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22822-Brett Babcock photo

Brett Babcock

Athletics

Biography

Impairment information

Type of Impairment
Spinal Cord Injuries
Origin of Impairment
Acquired
Classification
T51, F51

Further personal information

Residence
Kingston, ON, CAN
Occupation
Athlete, Student
Languages
English
Higher education
Communications, Physical Education - University of Alberta/Carleton University: Canada

Sport specific information

When and where did you begin this sport?
He took up para-athletics in 2013.
Why this sport?
"Sport was really the only thing I knew. I just wanted to get back into competition, something to push myself. It absolutely promoted independence for me, because it made me stronger, gave me something to look forward to. I started to feel more and more like myself again. I don’t notice my disability as much, because I’m competitive in sport again. It’s exciting, being closer and closer to getting back the person I used to be.”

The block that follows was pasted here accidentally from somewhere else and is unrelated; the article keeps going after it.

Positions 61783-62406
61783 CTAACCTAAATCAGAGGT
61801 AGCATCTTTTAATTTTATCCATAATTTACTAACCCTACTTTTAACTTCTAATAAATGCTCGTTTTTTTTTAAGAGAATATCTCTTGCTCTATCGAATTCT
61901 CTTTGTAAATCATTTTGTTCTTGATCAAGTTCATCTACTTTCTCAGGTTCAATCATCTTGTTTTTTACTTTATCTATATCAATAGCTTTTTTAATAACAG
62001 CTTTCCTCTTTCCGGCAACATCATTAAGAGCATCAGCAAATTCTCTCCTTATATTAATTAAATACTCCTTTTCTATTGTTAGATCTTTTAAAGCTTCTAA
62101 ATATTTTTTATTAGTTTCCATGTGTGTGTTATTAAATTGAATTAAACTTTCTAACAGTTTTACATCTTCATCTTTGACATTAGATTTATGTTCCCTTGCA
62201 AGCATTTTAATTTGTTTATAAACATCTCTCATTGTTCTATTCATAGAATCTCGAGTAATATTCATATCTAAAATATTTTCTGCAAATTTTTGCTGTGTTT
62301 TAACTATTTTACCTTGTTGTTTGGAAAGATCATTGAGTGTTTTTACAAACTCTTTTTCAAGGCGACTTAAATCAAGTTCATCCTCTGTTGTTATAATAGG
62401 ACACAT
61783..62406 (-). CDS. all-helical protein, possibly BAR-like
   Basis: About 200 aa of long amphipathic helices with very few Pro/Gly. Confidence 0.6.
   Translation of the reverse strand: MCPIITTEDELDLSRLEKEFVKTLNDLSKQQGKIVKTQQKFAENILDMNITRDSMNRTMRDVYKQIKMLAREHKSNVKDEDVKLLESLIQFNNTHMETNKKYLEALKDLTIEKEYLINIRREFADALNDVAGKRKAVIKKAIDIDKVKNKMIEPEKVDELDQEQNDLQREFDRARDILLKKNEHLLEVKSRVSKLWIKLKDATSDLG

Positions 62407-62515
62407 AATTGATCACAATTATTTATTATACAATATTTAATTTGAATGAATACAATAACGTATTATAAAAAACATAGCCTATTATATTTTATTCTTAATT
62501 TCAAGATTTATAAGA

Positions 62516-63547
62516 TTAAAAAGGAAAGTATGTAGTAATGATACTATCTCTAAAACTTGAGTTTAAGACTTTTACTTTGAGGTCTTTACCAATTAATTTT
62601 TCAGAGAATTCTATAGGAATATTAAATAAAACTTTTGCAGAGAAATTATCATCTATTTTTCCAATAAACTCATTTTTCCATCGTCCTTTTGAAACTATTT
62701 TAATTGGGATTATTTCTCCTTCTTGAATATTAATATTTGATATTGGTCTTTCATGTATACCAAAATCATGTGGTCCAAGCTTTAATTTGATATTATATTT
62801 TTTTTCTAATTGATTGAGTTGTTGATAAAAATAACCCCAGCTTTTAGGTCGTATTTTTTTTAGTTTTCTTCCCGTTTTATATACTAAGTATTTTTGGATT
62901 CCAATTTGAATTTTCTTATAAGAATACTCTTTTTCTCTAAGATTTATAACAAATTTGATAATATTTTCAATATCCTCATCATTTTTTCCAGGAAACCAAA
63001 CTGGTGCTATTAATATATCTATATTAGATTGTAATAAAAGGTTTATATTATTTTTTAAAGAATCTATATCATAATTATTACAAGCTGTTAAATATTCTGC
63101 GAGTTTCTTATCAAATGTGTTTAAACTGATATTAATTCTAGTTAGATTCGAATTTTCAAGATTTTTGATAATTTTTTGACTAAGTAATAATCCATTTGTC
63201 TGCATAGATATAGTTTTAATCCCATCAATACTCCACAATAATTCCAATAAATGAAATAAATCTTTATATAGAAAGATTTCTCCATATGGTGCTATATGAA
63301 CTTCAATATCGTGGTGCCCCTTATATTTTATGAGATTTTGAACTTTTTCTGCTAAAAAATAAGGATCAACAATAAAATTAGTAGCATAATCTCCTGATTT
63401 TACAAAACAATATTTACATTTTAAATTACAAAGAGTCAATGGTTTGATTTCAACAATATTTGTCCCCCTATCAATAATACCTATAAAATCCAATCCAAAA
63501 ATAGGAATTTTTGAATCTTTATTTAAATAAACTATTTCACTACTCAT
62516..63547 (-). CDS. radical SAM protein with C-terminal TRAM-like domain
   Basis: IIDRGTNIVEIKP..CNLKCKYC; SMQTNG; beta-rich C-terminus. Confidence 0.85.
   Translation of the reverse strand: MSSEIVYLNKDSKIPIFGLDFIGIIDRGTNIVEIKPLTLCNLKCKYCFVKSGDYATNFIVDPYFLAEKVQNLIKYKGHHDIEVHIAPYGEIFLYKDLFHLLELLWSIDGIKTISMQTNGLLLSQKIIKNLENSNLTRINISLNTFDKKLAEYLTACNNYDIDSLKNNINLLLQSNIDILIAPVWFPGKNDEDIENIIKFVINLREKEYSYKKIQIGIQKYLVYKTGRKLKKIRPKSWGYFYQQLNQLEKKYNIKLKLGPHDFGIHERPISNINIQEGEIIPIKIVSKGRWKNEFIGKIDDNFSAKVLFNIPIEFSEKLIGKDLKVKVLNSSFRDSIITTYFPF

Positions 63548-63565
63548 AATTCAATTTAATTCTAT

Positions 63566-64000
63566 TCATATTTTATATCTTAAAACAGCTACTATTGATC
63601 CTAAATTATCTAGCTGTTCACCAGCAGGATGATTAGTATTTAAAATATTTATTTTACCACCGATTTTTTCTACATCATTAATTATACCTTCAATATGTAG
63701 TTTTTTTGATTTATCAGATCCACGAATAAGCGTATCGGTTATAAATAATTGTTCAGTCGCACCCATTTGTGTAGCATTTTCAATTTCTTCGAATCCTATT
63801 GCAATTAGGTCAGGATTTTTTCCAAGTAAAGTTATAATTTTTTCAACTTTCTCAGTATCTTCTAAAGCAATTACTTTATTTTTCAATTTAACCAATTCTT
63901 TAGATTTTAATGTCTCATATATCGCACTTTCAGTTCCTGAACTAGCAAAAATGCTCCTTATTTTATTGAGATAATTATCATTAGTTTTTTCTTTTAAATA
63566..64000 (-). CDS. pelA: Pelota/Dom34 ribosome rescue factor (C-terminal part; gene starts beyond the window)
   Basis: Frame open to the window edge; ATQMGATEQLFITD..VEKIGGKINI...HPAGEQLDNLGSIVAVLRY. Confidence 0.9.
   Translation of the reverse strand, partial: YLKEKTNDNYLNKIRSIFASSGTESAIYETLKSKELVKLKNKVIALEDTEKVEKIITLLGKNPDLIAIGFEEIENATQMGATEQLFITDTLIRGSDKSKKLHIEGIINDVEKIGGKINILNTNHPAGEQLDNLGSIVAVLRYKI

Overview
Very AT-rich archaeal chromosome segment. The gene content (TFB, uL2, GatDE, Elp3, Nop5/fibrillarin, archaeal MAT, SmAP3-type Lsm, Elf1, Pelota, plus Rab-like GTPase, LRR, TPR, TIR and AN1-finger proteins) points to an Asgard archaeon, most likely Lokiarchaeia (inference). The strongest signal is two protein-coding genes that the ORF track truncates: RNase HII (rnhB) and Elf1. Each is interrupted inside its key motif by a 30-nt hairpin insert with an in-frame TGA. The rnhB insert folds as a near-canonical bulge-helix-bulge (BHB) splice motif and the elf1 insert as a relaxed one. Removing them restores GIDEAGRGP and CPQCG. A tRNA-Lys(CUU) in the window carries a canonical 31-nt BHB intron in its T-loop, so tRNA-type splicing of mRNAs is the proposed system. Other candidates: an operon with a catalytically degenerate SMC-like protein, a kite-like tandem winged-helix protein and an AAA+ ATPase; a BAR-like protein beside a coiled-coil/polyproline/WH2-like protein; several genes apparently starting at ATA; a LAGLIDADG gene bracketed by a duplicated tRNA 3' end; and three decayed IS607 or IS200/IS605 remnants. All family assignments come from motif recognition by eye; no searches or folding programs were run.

Club / Team
Kingston Track and Field Club: Canada

General interest

Sporting philosophy / motto
"Life rolls on. It's up to you to keep the pace." (Twitter profile, 29 Sep 2014)
Awards and honours
He was a torch bearer ahead of the 2015 Parapan American Games in Toronto, ON, Canada. His leg of the relay was in Kingston, ON, Canada, where he also lit the city's community cauldron. (thewhig.com, 04 Aug 2015)

He received the 2009 Gus Marker Trophy, given to the amateur athlete of the year in Kingston, ON, Canada. (thewhig.com, 29 Jan 2013)
Other sports
Prior to his accident he competed in trampolining at national level, including winning a bronze medal at the 2012 Canada Cup in Vancouver, BC, Canada. He is also qualified to judge provincial trampolining competitions in Canada. (thewhig.com, 01 Jun 2014; thewhig.com, 29 Jan 2013)
Impairment
In October 2012 he dislocated his C5 and C6 vertebrae after landing on his neck trying to perform a triple-back pike during trampolining training. The injuries originally left him paralysed from the neck down. However, he has since regained some movement in his upper body. (thewhig.com, 29 Jan 2013)